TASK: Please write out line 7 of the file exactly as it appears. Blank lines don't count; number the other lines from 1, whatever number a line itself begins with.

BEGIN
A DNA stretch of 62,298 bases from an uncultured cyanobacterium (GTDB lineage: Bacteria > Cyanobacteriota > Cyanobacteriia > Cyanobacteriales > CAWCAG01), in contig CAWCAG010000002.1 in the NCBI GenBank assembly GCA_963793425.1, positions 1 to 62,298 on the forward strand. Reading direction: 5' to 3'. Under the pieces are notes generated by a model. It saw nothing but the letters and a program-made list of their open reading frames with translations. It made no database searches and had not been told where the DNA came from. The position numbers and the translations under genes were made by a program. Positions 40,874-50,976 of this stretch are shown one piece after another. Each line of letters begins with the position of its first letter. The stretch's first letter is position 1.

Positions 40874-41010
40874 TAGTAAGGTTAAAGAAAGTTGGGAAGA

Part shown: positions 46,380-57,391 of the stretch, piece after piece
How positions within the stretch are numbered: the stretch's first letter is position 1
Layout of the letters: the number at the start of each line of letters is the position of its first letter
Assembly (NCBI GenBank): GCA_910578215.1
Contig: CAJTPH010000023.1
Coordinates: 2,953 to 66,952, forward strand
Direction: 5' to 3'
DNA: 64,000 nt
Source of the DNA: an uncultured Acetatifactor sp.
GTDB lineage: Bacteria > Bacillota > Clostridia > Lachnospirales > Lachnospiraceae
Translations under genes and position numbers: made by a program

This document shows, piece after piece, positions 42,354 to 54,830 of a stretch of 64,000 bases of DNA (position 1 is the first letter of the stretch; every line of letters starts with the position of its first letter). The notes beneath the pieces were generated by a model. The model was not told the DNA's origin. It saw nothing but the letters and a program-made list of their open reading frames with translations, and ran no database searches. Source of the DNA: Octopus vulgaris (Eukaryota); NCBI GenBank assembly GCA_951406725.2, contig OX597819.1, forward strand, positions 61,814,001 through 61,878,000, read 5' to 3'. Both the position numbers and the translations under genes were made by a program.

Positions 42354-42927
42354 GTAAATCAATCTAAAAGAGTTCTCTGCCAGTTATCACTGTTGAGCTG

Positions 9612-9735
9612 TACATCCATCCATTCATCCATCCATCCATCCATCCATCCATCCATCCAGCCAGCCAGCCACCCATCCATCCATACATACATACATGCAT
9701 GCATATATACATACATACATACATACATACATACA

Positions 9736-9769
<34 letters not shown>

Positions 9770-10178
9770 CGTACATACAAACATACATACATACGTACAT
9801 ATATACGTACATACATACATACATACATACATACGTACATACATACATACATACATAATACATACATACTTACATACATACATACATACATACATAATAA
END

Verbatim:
Assembly (NCBI GenBank): GCA_910578215.1